Teizue Nwabuzoh wearing coat made of recycled denim by Chloe Archie at “RUNWAY 2019: Kaleidoscope” SF State”s Apparel Design & Merchandising program’s annual showcase of junior and senior work on May 9, 2019. (JAMES CHAN/Golden Gate Xpress)
Reused and upcycled materials were some of the sustainable assets in this year’s annual fashion show at SF State.
The “Runway 2019: Kaleidoscope” fashion show took place on May 9 at 7:30 p.m. in the Annex I building. The show was put together by apparel design and merchandising students and featured student designers and models.
The show was divided into three themes: disability designs, senior collections and reused designs. The reused designs theme was the newest addition to the annual fashion show. Many pieces in the show were created from recycled denim, edible plants, pineapple leaves and bio-grown leather. These materials highlighted how high fashion could be made from sustainable, eco-friendly materials.
It the show, three scholarships were awarded to SF State student designers for their sustainable designs.
According to SF State students and Wear Movement volunteers Alex Dickinson and Idia Aikhionbare, the Wear Movement is a program for SF State students and faculty to donate their used and unwanted clothing.
Dickinson brought leftover denim to the design department to recycle and use in their fashion show.
“We collected a lot of clothing the first time we opened in February. We collected a lot of denim that we didn’t think would sell,” Dickinson said. “We packaged it all up in a bag and we carried it up to the design room for the fashion show so they could use raw material to create.”
Aikhionbare believes that practicing sustainability by reusing clothing is important.
“By collecting clothing and redistributing [it], we are keeping clothing out of the landfill and giving [it a new life,” she said. “A lot of clothing is made from fibers like polyester that won’t degrade, so they just sit in the landfill. Most of it can be reused and enjoyed by someone else.”
The recycled denim distributed by the Wear Movement was used in 15 different garments created by students at the fashion show.
Chloe Archie, a 23-year-old fashion design student, showcased a patchwork trench coat made from the recycled denim.
Archie said that while at first she was intimidated by using different recycled denim samples, her design eventually worked out.
“I put the patterns in between the materials I was given and then, to be honest, I didn’t think it was going to work out, but it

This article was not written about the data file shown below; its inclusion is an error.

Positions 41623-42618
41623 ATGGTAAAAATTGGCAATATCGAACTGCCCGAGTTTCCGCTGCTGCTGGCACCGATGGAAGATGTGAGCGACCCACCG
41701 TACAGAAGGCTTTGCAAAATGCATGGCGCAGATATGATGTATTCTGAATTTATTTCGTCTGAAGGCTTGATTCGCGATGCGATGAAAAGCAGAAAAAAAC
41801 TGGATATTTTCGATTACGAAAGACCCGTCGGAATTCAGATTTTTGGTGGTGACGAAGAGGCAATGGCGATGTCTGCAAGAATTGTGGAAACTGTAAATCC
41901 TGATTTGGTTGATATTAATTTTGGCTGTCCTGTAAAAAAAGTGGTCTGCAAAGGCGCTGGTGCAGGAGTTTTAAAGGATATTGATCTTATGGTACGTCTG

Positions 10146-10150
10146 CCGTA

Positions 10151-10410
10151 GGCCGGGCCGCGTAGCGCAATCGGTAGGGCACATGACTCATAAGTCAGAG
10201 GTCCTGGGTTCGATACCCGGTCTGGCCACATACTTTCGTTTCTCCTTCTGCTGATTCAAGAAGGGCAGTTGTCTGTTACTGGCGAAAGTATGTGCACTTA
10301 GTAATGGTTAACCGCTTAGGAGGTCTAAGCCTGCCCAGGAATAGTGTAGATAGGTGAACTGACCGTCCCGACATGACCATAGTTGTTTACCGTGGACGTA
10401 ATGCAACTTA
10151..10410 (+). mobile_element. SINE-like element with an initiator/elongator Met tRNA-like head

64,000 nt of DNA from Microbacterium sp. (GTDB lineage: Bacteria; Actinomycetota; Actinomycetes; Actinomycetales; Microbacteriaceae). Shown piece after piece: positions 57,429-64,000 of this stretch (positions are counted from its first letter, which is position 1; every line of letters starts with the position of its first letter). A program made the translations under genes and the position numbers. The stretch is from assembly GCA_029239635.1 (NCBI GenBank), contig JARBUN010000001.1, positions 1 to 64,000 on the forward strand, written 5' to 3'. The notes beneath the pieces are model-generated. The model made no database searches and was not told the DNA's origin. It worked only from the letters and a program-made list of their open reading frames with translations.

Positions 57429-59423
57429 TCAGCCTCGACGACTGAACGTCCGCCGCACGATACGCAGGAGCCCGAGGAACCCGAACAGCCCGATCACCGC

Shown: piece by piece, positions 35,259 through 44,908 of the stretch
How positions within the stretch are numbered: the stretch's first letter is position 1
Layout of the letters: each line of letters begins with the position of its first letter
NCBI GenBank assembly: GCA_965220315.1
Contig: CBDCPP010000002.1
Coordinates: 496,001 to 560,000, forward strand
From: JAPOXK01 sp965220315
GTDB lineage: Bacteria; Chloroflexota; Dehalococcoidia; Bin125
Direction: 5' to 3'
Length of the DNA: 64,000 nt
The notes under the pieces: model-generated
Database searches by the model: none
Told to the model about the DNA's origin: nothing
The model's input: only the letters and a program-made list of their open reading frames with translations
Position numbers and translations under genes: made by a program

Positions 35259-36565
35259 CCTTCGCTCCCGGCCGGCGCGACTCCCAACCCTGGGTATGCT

all came together,” she said.
Twenty-one-year-old fashion design student Maitreyee Dhodapkar made a dress out of recycled denim lined with lace and a floral fabric.
According to Dhodapkar, the recycled denim presented a useful challenge in her design process.
“It was pretty hard to construct it. I’ve never worked with denim before, so sewing everything was a little hard,” she said. “This pattern kind of caught my eye and it went really well with lace, so I used this as a combo with the jean.”
Design student Benjamin Mu, 25, created a jacket and trench coat both made from bio-grown leather. The student designer, originally from China, was also one of the scholarship recipients.
Mu said his featured garments were made with his favorite fabrics, silk and wool, as well as all-natural materials.
“I wanted a unique trench coat,” Mu said. “By doing leather construction with pearls on top, [it] gives it a new twist.”
Mu believes that being a sustainable designer in the fashion industry is important for many reasons, but especially because the fashion industry contributes to a great deal of landfill waste.
“A lot of clothes are fast fashion,” Mu said. “They are not made with good fabric or good construction so people don’t cherish them at all
and just dump them after a few wears.”
After creating his own line of sustainable designs, Mu stresses the significance of clothing made with environmentally-friendly materials and made by well-paid workers in a safe work environment.
“It’s important to design and make quality clothes with sustainable supply chains and labor,” Mu said. “It’s going to be more expensive, but
people just need a few pieces to keep them for decades or resell them instead of buying cheaply made clothes and throwing them away.”
Professor and chair of the family interiors nutrition and apparel department Connie Ulasewicz oversaw the fashion show and appreciated design students’ ability to promote sustainability.
“It is important to reuse and remake clothing because of the water and chemicals used to manufacture them,” Ulasewicz said. “We must keep our textile products like our clothing out of landfills.”